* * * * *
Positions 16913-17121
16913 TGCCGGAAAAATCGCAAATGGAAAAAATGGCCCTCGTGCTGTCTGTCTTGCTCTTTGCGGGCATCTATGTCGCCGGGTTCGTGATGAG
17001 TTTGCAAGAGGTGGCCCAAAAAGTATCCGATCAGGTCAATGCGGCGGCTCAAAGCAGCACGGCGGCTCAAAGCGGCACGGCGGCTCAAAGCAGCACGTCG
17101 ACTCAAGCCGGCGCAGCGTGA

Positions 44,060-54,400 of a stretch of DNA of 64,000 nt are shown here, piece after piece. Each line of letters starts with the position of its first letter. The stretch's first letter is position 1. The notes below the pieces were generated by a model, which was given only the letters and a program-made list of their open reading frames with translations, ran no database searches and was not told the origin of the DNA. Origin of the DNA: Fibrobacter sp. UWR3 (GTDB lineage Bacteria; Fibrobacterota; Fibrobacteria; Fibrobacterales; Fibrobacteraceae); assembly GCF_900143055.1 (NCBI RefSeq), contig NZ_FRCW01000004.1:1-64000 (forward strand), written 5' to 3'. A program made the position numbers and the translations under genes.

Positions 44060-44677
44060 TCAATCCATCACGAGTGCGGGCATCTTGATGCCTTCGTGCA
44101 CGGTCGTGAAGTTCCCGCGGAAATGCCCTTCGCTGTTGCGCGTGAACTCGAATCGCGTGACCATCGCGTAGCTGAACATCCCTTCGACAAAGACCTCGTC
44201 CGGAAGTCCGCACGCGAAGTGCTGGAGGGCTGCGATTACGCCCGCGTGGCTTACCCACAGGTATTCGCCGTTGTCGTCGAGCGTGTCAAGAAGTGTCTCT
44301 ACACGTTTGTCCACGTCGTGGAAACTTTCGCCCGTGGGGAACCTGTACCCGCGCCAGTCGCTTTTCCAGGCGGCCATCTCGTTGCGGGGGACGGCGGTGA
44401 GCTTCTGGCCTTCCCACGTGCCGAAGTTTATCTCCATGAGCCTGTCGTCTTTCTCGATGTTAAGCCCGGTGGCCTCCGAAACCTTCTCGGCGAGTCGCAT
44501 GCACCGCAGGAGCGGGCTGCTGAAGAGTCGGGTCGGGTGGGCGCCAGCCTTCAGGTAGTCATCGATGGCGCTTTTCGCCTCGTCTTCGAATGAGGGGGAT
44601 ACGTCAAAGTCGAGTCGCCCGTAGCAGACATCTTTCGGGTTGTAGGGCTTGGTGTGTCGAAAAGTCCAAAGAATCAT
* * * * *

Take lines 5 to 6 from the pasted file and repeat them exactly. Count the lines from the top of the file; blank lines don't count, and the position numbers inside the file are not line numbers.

Positions 44,060-54,400 of a stretch of DNA of 64,000 nt are shown here, piece after piece. Each line of letters starts with the position of its first letter. The stretch's first letter is position 1. The notes below the pieces were generated by a model, which was given only the letters and a program-made list of their open reading frames with translations, ran no database searches and was not told the origin of the DNA. Origin of the DNA: Fibrobacter sp. UWR3 (GTDB lineage Bacteria; Fibrobacterota; Fibrobacteria; Fibrobacterales; Fibrobacteraceae); assembly GCF_900143055.1 (NCBI RefSeq), contig NZ_FRCW01000004.1:1-64000 (forward strand), written 5' to 3'. A program made the position numbers and the translations under genes.

Positions 44060-44677